The lawsuit stemming from a death on the set of “The Walking Dead” moved closer to trial after a Georgia judge reportedly rejected AMC’s claim that it can’t be held responsible for the incident.
Variety reports that Gwinnett County Judge Emily Brantley rejected arguments from AMC Networks Inc. (Nasdaq: AMCX) pertaining to stuntman John Bernecker, who fell to his death in 2017 after allegedly flipping over a railing and falling 21 feet, just missing the pads meant to cushion his fall. Bernecker’s family filed suit in January of 2018, alleging the network cut corners on safety precautions.
Variety reports that AMC motions filed in August argue the 33-year-old was in control of the stunt and had assumed the risks of the fall.
Brantley on Oct. 2 rejected AMC’s argument, saying it was “patently obvious” that a jury needs to determine whether Bernecker had sufficient knowledge of the risks, Variety reports.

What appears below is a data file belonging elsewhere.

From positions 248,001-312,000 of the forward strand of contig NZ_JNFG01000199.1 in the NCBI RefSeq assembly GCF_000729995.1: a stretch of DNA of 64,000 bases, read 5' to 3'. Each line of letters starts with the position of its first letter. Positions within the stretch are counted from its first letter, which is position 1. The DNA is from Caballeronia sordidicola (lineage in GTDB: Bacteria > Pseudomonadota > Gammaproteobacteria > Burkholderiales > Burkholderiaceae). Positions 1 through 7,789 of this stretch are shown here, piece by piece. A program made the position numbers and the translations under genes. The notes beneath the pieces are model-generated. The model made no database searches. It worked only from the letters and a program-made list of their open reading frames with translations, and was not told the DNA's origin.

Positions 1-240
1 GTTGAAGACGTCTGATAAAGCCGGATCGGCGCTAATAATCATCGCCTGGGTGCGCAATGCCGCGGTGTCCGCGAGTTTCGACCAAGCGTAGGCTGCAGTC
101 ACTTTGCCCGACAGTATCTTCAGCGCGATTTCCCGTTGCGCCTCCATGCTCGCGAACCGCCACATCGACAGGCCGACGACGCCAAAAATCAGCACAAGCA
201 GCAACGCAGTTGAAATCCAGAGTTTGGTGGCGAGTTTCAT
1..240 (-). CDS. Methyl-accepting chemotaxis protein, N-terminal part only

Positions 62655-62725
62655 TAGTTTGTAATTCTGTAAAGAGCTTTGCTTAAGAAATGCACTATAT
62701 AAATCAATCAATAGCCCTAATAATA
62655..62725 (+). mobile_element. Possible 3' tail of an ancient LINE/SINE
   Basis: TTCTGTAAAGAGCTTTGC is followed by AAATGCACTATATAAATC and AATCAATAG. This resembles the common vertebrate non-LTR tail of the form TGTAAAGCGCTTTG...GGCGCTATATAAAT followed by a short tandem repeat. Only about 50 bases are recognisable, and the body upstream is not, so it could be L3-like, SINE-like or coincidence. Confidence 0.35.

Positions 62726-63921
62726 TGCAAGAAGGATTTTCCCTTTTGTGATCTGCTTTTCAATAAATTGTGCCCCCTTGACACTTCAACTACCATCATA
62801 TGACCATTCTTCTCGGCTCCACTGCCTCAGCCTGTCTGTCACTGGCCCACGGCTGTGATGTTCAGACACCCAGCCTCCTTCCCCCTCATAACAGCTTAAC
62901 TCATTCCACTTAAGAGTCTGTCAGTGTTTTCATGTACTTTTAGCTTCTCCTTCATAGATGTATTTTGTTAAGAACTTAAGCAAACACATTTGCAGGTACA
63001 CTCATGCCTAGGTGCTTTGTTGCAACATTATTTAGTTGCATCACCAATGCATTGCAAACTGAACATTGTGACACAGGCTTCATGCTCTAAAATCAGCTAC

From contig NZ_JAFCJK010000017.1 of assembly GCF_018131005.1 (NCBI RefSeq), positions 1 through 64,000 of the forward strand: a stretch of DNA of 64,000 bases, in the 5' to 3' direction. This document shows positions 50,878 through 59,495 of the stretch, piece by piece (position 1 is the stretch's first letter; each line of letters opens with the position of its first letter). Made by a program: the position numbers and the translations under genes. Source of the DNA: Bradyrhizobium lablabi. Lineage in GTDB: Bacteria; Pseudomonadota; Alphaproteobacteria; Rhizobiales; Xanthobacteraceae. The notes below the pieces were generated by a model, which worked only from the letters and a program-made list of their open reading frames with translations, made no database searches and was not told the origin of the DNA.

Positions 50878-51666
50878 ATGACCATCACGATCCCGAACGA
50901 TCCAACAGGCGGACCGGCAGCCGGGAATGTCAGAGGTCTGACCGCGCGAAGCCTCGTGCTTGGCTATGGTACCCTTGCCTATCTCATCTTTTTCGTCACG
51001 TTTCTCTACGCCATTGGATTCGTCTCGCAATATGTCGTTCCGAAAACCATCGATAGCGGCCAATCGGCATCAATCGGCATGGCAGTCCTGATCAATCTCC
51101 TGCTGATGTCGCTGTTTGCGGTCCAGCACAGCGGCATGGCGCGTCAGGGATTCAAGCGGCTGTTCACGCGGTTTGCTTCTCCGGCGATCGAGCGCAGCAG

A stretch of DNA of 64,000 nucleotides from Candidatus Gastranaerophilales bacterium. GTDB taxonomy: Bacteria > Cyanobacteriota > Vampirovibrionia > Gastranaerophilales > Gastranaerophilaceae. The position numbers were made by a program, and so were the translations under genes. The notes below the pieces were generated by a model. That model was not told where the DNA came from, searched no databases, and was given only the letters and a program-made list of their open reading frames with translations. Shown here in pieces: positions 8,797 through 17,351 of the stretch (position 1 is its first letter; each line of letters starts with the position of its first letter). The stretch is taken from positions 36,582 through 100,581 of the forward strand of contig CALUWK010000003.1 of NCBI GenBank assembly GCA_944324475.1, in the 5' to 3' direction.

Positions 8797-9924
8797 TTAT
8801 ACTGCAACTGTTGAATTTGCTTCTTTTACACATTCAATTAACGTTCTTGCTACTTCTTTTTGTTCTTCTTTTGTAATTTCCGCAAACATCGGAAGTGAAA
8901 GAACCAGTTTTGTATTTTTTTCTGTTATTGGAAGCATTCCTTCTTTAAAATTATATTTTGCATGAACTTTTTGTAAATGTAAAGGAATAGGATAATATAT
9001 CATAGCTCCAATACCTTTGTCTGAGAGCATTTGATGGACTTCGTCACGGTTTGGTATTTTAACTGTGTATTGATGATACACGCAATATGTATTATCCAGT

AMC also argued it can’t be held liable because another company, Stalwart Films, handled production.
Brantley found the plaintiffs showed sufficient connection between AMC and the production to allow the matter to go before a jury, according to Variety. A trial is scheduled for state court in Gwinnett County on Dec. 9.
The U.S. Department of Labor’s Occupational Safety and Health Administration (OSHA) in January of 2018 issued a “serious citation” to Stalwart Films for the company’s failure to provide adequate protection from fall hazards. The film studio received the maximum allowable fine of $12,675.
In August of 2017, “The Walking Dead” put stakes in the ground in Senoia, the town it has unofficially called home since filming its second season there in 2011. The show played a big role in reviving the town, which 10 years ago had five businesses on Main Street and now has more than 50.
The show is in in the process of filming its 10th season, according to the Georgia Department of Economic Development. AMC earlier this month released a trailer (see above) for a spinoff of the “Walking Dead” universe that’s set to be released in spring 2020.
The franchise’s future in Georgia remains murky since AMC, like multiple other studios, has threatened to take their business elsewhere if the “Heartbeat” law, which prohibits abortions after a fetal heartbeat is detected, takes effect next year.
Read the original article in the Atlanta Business Journal, here.